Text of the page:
Res­i­dents worry flood con­trol will kill trees

Houston Chronicle - - CITY | STATE - By Mi­hir Zaveri

A Har­ris County study to re­duce flood­ing along Buf­falo Bayou be­tween Texas 6 and Belt­way 8 is draw­ing fire from lo­cal groups who say flood con­trol im­prove­ments could de­stroy forests there.

Com­mis­sion­ers Court on Tues­day voted unan­i­mously to let the Har­ris County Flood Con­trol District sketch out what ex­actly a study of that seg­ment of the bayou would ex­am­ine.

The Court would have to vote again to green light the ac­tual study, which could rec­om­mend flood re­duc­tion mea­sures, such as clear­ing trees and in­stalling de­ten­tion ponds.

Su­san Chad­wick, ex­ec­u­tive di­rec­tor of the non­profit Save Buf­falo Bayou, op­posed the flood con­trol district’s study, stat­ing that res­i­dents in the area had been fight­ing for years to keep the forests’ nat­u­ral aes­thetic.

“It’s not worth the loss of pub­lic trea­sure,” Chad­wick told com­mis­sion­ers Tues­day. “Trees do not cause flood­ing of homes.”

Chad­wick is among a num­ber of res­i­dents in the area who say that the trees help im­prove wa­ter qual­ity, slow rain­wa­ter runoff and main­tain a more ap­peal­ing nat­u­ral aes­thetic. Pro­po­nents note that for flood-weary res­i­dents along Buf­falo Bayou, many who just took on sev­eral feet of wa­ter dur­ing Hur­ri­cane Har­vey, hold­ing back flood­wa­ters while also stream­lin­ing por­tions of the

chan­nel is paramount.

The back-and-forth is the lat­est in a long-stand­ing ten­sion over the look and feel of Hous­ton’s bayous. Terry Her­shey and other Hous­ton con­ser­va­tion­ists led a fa­mous and suc­cess­ful push in the 1960s to pre­vent the straight­en­ing of Buf­falo Bayou, a move that the U.S. Army Corps of En­gi­neers has said con­strained the abil­ity of the bayou to han­dle flood­wa­ters re­leased from the Ad­dicks and Barker dams.

Ear­lier this year, the flood con­trol district was granted a per­mit from the Army Corps to redesign a por­tion of Buf­falo Bayou near Me­mo­rial Park to show that sta­bi­liza­tion of banks, ero­sion re­pair, im­proved wa­ter qual­ity, sed­i­ment re­duc­tion and preser­va­tion of the bayou’s flood ca­pac­ity is pos­si­ble through “nat­u­ral chan­nel de­sign,” a term that de­scribes en­gi­neer­ing to a stream that mim­ics nat­u­ral changes.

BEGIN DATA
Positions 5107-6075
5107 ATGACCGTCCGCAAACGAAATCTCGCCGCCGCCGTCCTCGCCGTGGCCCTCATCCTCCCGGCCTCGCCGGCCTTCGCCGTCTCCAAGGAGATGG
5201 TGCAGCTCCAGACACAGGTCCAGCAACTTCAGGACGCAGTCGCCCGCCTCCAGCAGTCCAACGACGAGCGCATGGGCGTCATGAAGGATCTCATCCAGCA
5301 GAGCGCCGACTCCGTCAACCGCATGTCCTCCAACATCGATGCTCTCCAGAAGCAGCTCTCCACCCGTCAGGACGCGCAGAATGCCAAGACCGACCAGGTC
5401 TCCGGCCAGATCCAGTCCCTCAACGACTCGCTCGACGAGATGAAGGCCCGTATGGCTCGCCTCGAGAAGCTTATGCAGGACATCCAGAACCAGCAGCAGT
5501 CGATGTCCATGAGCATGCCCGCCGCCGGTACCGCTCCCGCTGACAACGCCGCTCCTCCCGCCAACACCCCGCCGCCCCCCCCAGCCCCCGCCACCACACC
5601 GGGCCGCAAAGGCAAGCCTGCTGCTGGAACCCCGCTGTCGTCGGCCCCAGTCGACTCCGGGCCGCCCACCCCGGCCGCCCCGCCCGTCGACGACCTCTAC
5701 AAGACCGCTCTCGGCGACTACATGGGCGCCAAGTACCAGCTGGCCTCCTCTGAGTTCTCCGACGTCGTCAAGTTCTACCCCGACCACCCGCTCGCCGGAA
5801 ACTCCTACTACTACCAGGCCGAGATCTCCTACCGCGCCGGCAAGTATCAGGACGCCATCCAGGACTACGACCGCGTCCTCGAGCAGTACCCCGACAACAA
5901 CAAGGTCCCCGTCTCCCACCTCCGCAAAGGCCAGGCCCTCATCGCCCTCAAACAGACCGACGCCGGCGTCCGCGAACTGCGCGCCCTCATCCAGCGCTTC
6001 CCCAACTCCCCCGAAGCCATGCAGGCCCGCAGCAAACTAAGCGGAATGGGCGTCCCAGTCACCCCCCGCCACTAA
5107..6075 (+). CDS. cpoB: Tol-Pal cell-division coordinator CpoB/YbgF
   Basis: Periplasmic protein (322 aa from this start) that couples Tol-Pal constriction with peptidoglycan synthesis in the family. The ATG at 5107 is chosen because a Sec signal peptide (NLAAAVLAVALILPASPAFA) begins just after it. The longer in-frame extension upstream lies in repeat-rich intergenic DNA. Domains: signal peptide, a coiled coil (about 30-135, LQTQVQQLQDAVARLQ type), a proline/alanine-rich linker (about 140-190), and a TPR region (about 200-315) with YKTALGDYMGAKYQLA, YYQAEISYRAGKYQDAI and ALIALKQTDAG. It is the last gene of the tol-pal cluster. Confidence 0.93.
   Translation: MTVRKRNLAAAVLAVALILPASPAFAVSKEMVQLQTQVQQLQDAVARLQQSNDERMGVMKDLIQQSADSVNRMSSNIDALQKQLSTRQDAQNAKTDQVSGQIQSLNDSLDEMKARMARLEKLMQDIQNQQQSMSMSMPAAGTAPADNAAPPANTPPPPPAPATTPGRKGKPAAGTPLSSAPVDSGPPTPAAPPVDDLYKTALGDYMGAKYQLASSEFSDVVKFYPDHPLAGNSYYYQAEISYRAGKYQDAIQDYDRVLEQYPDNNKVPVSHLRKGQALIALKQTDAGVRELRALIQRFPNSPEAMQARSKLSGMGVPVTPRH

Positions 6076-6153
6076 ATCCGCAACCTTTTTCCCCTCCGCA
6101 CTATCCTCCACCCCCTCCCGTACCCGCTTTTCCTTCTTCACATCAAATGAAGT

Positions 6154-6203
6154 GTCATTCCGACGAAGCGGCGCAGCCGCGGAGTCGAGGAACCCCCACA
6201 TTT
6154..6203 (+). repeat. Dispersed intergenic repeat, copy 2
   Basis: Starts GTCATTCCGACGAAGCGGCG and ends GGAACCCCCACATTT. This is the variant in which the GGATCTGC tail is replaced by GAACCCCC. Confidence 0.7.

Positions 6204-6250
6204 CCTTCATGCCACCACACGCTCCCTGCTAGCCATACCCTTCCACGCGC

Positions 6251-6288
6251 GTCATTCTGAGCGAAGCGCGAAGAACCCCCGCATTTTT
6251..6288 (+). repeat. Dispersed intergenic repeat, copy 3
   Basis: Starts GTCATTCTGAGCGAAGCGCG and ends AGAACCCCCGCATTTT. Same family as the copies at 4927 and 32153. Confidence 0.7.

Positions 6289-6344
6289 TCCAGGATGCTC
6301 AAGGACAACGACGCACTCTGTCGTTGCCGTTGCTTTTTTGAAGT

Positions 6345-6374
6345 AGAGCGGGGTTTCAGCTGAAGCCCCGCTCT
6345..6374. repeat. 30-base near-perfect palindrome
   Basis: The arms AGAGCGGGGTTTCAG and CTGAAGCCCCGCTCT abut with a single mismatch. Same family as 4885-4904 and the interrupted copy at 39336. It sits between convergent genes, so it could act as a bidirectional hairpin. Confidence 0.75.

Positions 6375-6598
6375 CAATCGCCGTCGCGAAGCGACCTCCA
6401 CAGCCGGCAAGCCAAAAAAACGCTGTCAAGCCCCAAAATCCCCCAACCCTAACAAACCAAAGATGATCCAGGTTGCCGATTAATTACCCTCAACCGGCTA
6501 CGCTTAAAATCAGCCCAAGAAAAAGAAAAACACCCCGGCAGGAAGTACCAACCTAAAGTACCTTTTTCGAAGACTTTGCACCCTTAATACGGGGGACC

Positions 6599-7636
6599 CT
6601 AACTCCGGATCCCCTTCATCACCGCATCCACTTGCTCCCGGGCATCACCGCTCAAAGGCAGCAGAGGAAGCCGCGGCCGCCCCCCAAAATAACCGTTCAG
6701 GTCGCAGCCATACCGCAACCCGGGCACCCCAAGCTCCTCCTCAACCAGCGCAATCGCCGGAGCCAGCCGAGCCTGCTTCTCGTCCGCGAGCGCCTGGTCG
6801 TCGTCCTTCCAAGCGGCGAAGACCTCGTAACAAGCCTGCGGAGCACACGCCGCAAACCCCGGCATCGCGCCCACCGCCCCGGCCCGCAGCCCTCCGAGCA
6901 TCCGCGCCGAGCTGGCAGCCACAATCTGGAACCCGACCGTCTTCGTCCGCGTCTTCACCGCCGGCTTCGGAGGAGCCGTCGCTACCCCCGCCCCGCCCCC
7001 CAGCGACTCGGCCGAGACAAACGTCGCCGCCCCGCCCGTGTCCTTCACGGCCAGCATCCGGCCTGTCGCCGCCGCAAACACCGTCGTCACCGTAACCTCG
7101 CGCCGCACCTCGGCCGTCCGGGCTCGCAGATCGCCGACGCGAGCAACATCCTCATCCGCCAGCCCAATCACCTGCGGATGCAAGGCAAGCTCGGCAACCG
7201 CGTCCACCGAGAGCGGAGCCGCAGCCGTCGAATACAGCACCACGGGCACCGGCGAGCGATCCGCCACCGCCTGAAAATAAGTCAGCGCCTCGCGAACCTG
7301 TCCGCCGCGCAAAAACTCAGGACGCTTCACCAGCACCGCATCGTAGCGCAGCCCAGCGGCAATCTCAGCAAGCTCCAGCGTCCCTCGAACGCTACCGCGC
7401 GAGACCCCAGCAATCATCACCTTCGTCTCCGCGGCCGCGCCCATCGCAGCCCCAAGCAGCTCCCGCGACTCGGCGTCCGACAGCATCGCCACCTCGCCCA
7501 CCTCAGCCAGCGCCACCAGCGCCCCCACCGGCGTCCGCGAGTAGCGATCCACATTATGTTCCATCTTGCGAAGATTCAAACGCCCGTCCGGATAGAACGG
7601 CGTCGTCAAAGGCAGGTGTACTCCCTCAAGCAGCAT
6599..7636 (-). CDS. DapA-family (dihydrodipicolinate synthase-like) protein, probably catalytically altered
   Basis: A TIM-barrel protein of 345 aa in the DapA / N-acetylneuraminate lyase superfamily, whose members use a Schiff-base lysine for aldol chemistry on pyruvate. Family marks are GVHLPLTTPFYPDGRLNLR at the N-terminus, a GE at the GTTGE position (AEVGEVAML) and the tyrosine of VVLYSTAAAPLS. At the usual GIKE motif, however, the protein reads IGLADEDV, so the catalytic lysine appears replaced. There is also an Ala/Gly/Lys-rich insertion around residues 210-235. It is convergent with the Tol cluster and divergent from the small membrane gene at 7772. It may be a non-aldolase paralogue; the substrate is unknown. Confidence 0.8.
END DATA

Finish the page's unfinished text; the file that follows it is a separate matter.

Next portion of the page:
That project also was op­posed by con­ser­va­tion­ists who crit­i­cized that al­ter­ation of the nat­u­ral land­scape.

“You see this fre­quently, fig­ur­ing out if you leave a sys­tem nat­u­ral, or do you make them pipes,” said Larry Lar­son, se­nior pol­icy an­a­lyst with the as­so­ci­a­tion of state flood plain man­agers.

Lar­son said sim­i­lar con­ver­sa­tions are hap­pen­ing around the coun­try as ci­ties look to re­v­erse a mid-20th cen­tury push to line wa­ter­ways with con­crete.

Re­gard­ing the flood con­trol district’s cur­rent look at Buf­falo Bayou be­tween Texas 6 and Belt­way 8, Ex­ec­u­tive Di­rec­tor Russ Poppe said the district owns right of way av­er­ag­ing about 500 to 600 feet out­side the bayou’s banks in that stretch, open­ing up the pos­si­bil­ity to add stormwa­ter de­ten­tion there. The land was pur­chased from the Army Corps in the 1960s.

“Those im­prove­ments do make a ben­e­fit,” Poppe said.

The flood con­trol district does not own the right of way down­stream of Belt­way 8. Ad­dicks and Barker dams are up­stream of Texas 6.

The flood con­trol district also is con­duct­ing an­other study of veg­e­ta­tion along that stretch of the bayou to clas­sify the plants and trees. Re­mov­ing in­va­sive species could have en­vi­ron­men­tal ben­e­fits, Poppe said.

The tim­ing of po­ten­tial projects on Buf­falo Bayou is un­clear. Rec­om­men­da­tions could come be­fore Com­mis­sion­ers Court in a few months. Poppe said Tues­day’s vote al­lows the flood con­trol district to ne­go­ti­ate with con­sul­tant R.G. Miller En­gi­neers over the scope of the Buf­falo Bayou study, and once that is com­plete, be­gan an­a­lyz­ing in­for­ma­tion from the veg­e­ta­tion study to rec­om­mend any changes.

Poppe said “ab­so­lutely there would be op­por­tu­nity for pub­lic in­volve­ment,” cit­ing fu­ture votes on po­ten­tial projects.

He said the city also is con­sid­er­ing drainage im­prove­ments along Buf­falo Bayou, which could im­pact how much wa­ter that drains out of neigh­bor­hoods and into the wa­ter­way. That could ne­ces­si­tate more de­ten­tion or other im­prove­ments.

Steve Costello, the city’s chief re­silience of­fi­cer, who fre­quently is re­ferred to as Hous­ton’s “flood czar,” could not be reached for com­ment Tues­day.

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